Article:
Many orthodontic, orthotropic, airway, or sleep apnea treatments are appropriate for children, even though they may not have any or all of their permanent teeth. Reasons to consider early treatment evaluation for a child are:
“Why not just wait and do all orthodontics in one phase in high school?”
- Crowding – not enough room for the permanent teeth. When baby teeth have no gaps between them, they are crowded.
- Bite problems: deep bite, cross bite, overjet, overbite, underbite, or “buck teeth.”
- Mouth-breathing, low tongue posture, thumb-sucking, difficulty breastfeeding.
- Facial growth, recognized or not, that is not optimal: recessed chin, gummy smile, long face, flat cheeks, asymmetries, dark circles under eyes.
- Snoring, teeth grinding, daytime hyperactivity, bed-wetting, ADD-like symptoms – all of which have been associated with airway problems related to facial growth. Early treatment can help!
- Cosmetic issues about which the child is self-conscious.
Isn’t treatment at a young age a waste?
Sometimes we are asked a very logical question: why spend potentially more time and money on two phases of orthodontics, a first phase now and then a braces phase to align teeth later? Many times we have seen patients who have had “Phase I Orthodontics” in another office, and we have asked the same question. It looked like the patient had wasted time and money because they were left with problems large enough that, in the end, no real time or effort or cost was saved. We do not recommend this!
If orthodontic treatment is undertaken when some or all of the primary (baby) teeth are present, there had better be a good reason. There must be attainable objectives, producing important enough benefits to outweigh the cost, time and hassle of the treatment.
Is Orthodontics Just Straightening Teeth?
The reasons for doing any orthodontic treatment can vary. Most of the time, simply straightening teeth becomes the number one goal. We have learned, however, that there are larger issues at stake – some of them even affecting how long a child might live! This is not an exaggeration. When the growth of the jaws, and the formation of the airway are not optimal, serious health consequences can result: irreversible cardiovascular damage, ADD or ADHD, delayed language and phonological skills, altered social development, lower IQ, etc. We take all these seriously.
The Role of Mouth Posture
Ideal rest oral posture is: lips together, teeth lightly together, and tongue to the roof of the mouth. If the rest posture of the mouth is not optimal, then facial and airway growth are a concern – and they will remain a concern throughout life. Correcting muscle function and tone is much easier at younger ages, and when the tongue-space is corrected with expansion or arch development, the muscles adapt to the surrounding structures. They won’t do this as readily with expansion at a later age.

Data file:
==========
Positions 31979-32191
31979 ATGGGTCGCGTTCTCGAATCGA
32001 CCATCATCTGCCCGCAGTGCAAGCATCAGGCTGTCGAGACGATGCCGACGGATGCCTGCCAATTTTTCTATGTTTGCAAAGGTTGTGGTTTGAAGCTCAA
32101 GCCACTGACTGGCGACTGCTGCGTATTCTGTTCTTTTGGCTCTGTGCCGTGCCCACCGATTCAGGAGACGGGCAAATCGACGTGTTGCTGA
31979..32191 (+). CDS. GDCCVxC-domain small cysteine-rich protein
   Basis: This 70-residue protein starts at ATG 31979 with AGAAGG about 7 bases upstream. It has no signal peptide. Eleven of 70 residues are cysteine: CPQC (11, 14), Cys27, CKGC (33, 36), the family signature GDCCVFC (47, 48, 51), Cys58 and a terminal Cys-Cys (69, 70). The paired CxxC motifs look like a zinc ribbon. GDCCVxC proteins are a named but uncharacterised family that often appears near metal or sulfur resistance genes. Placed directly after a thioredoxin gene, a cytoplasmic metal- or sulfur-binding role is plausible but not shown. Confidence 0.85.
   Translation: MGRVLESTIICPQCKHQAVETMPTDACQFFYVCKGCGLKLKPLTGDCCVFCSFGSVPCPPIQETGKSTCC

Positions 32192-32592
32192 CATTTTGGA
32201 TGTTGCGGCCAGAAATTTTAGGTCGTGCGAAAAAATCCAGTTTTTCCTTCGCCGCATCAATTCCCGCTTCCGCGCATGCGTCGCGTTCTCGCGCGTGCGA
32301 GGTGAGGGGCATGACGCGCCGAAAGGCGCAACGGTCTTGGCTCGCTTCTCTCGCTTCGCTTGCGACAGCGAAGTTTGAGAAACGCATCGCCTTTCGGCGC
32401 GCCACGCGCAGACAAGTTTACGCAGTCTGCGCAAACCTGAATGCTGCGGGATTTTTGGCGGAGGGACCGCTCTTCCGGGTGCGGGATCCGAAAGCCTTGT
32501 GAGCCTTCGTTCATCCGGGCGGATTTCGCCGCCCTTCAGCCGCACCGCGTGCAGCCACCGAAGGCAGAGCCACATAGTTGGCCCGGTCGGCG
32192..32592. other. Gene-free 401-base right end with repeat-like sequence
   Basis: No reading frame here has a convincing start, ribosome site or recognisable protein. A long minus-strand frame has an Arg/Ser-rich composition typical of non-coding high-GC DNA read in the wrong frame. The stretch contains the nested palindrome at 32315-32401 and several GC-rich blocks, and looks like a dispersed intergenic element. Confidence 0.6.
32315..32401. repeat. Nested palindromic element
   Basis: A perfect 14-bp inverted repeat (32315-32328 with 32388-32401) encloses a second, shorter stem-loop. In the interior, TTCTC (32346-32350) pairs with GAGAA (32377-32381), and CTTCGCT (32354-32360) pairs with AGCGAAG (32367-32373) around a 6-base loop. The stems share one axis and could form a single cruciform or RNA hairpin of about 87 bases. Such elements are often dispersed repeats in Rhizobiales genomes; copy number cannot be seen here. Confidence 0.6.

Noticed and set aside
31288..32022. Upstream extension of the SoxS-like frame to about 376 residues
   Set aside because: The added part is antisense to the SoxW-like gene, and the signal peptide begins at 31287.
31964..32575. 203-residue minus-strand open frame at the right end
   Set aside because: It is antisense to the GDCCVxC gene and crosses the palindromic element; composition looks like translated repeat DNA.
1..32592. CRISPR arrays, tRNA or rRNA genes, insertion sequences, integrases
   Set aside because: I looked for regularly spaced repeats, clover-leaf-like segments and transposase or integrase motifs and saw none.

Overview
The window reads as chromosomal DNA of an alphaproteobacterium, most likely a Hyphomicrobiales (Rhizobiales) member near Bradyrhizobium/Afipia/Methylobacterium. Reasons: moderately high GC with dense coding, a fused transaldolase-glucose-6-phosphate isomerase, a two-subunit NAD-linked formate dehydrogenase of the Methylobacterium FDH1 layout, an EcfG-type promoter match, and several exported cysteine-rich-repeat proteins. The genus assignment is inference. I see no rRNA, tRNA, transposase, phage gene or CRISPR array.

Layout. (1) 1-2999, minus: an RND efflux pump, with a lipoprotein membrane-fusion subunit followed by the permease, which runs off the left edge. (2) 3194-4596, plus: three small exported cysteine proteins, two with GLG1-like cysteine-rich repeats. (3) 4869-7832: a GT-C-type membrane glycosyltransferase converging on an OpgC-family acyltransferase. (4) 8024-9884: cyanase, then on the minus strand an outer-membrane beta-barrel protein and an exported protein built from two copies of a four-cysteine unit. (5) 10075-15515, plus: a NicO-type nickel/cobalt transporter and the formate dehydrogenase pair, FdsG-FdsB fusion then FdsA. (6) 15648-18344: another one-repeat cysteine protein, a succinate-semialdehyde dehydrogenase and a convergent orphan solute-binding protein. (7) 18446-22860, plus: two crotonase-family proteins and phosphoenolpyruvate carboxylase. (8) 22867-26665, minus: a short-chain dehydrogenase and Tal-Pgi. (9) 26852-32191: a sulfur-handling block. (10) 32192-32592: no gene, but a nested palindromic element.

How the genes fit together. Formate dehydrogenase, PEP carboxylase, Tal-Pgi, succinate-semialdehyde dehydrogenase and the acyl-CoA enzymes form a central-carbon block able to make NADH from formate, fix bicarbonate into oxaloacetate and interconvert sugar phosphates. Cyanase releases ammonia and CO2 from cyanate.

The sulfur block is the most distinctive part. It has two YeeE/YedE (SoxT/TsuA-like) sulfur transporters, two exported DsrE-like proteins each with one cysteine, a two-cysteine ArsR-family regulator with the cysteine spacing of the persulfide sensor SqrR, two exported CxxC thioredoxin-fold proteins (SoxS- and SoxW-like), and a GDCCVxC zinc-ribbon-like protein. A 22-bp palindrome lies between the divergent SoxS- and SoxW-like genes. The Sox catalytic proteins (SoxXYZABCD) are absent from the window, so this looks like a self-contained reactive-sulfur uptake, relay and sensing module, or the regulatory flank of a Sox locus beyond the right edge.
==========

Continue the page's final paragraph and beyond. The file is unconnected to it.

Early treatment focuses on structural and/or postural correction: the size of the jaws, the direction of jaw growth, etc. It’s like getting a space ship pointed toward the moon soon after it leaves earth; waiting until later will often mean a larger and more difficult correction. Children also cooperate with and tolerate simpler treatment at a younger age – much better than teenagers do. Early treatment can make the teenage treatment, when it is necessary, shorter, simpler, and more comfortable.
When more space is made for the erupting teeth, the likelihood of needing extractions or jaw surgery is decreased. The permanent teeth do better when they can erupt into an arch that has enough room. When teeth do not have enough room, they can end up in positions that are more complicated to correct: they can become impacted, they can erupt through the wrong part of the gum tissue, and they can cause damage to the roots of adjacent teeth. These are all reasons to consider early treatment.
If nature has not already done so, it may be the case that the best tooth alignment will result from orthodontics with braces after the permanent teeth are all in. So, yes, sometimes a second phase of treatment to align teeth is desirable. A lot depends on the degree of “perfection” in alignment the patient or parents desire. Usually (if you can believe this coming from an orthodontic office), it is best to skip the full braces phase and accept minor discrepancies in alignment. But, when necessary, expansion, postural, or structural changes at that later age are generally more difficult, and keep the teen in treatment longer. Looked at from a health perspective, the structural changes that are achieved during the growth years are often more important than the final alignment of the teeth later on. We might recommend that the priority be put on the treatment at younger ages to correct the major issues: insufficient space, asymmetries, cross bites, impactions, poor oral posture, improper facial growth, etc.
Evaluate Early – Age 3-4 Is Not Too Young!
Avoiding extractions, surgery, more complicated treatment, tooth impactions, ectopic eruptions (teeth coming in at the wrong place), – and optimizing facial, jaw, and airway growth, – these are all good reasons to put the priority on working toward correction of problems we can address early treatment.
If you are interested in learning more about early orthodontic treatment, call our office at 925-478-7776 to schedule an initial consultation with our dentists.
At Dr. Brian J. Hockel‘s office, we are pleased to provide both general dentistry and orthodontic care for our patients from Walnut Creek, Clayton, Concord, and Lafayette, California, as well as the surrounding areas in the greater San Francisco East Bay and beyond.